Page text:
Space tourism


The company Virgin Galactic is working to be a space tourism company and has already people signed up to go into space. A few days ago it reached a milestone of sorts when it sent its plane on a 10-minute ride to an altitude to 21km. As a comparison, the International Space Station is at an orbital height of about 420km and the Hubble Space Telescope is at 559km, so it has a long way to go.

This was its third test flight. The plane is first carried by another plane to a height of 14km before it detaches and fires its own engines, as can be seen in the video from various angles

Of course, there is still a long way to go before the plane reaches space as we understand it. There is no actual boundary that marks off when you have reached space, though a common number that is used in 100km. Apparently NASA awards astronaut status to those who reach 80km.

I am not sure what exactly is the height that would qualify as space travel so that it would meet the promises made to the almost 600 people who have paid $80 million in deposits so far.

This place reached a height that is roughly twice that at which normal commercial airlines fly, which does not sound that impressive. Furthermore, according to a 2009 Smithsonian magazine, Alexandr Fedotov holds the world altitude record for a pure jet plane, set in 1977 when his MiG E-266M reached 38km. His plane had no rocket engines and started from the ground and was not carried up by other planes.

In 1962, Robert White reached a height of 96km. In 2004, Brian Binnie in a vehicle called SpaceShipOne reached an altitude of 112km. Both these were rocket-propelled planes that were first carried aloft by other planes, before blasting off on their own with rocket engines. just like the Virgin Galactic flight.

Given these earlier achievements, some of which were a half-century ago, I am not sure why the Virgin Galactic flight made such a big splash. But the video was nice.

Comments

  1. arno says

    My understanding is that Virgin Galactic is using a vehicle based upon SpaceShipOne, which is mainly scaled up in order to actually carry passengers. I guess making it bigger, and making it safer turned out to be quite a lot of work in the end (they had planned their first passenger flights for 2008 at some point, I seem to remember).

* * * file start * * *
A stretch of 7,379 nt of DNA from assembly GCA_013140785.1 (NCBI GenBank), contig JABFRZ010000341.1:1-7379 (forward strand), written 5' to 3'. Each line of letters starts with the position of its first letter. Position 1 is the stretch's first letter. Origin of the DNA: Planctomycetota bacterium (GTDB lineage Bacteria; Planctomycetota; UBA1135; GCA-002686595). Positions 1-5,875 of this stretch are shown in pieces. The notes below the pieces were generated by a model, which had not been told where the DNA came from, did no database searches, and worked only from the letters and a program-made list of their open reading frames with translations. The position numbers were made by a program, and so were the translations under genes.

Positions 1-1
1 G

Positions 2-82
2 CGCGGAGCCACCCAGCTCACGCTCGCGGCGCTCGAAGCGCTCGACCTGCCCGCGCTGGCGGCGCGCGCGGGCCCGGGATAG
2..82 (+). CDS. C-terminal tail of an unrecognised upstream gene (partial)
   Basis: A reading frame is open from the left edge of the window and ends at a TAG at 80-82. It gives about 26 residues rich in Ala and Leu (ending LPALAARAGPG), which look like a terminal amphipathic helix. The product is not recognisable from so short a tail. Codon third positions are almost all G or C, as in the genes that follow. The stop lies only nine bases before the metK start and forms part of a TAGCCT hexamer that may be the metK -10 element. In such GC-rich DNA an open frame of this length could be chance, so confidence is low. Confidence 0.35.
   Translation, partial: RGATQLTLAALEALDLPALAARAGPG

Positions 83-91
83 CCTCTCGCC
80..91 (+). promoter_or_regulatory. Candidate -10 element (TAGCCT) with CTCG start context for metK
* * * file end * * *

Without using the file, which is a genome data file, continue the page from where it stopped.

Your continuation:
2. wtfwhateverd00d says

    Because it’s been 10 years since SpaceShipOne.

    Because there is a good chance it will fly commercial passengers this year, and yes, a toy for the rich, but regardless, commercial passenger service is a real start.

    Because there are no government funds involved in it. And it’s not a byproduct of war.

    Because it has SpaceShipOne is followed by SpaceShipTwo is eventually followed by SpaceShipOrbitAchieved and SpaceShipCommercialPassengerServiceToSpace.

    Because we have no big projects any more such projects like these are what keeps are next generation of future physicists, engineers, chemists, mathematicians inspired.

    Because it celebrates what men do best. Explore, take risk, have fun, drink beer, and screw.

  3. Kengi says

    Correction: The Spaceship Company, which looks like it will operate the system, is now solely owned by Virgin. Scaled Composites is now owned by Northrop Grumman, and Burt Rutan has retired from it.

  4. Robert, not Bob says

    100 kilometers is a nice round number very close to the Karman Line, which as I understand it is the theoretical maximum altitude at which a vehicle can fly as an aircraft. Makes a convenient boundary to “outer space”. One benefit to the X-Prize was the end to those stupid arguments about whether Shepard and Grissom’s flights counted as “space flight” (they do).

  5. Nick Gotts says

    wtfwhateverd00d@2

    commercial passenger service is a real start.

    That’s what they said about Concorde.

    Because there are no government funds involved in it.

    Yup. That’s why it’s piddling around at a height lower than you can reach by balloon, rather than putting people into orbit and landing probes on the moon like the government of China; investigatimng the geological history of Mars like NASA, or maintaining a semi-permanent space station like a coalition of states.

    Because it has SpaceShipOne is followed by SpaceShipTwo is eventually followed by SpaceShipOrbitAchieved and SpaceShipCommercialPassengerServiceToSpace.

    Promises, promises.

    Because we have no big projects any more

    See the state-run projects above, plus exploring the geological history of Mars, measuring the locations of a billion stars to unprecedented accurracy, getting back data from interstellar space, confirming the existence of the Higgs boson, looking for gravity waves and cosmic neutrinos…

    Because it celebrates what men do best. Explore, take risk, have fun, drink beer, and screw. –

    Of course women never do any of these things, amirite?

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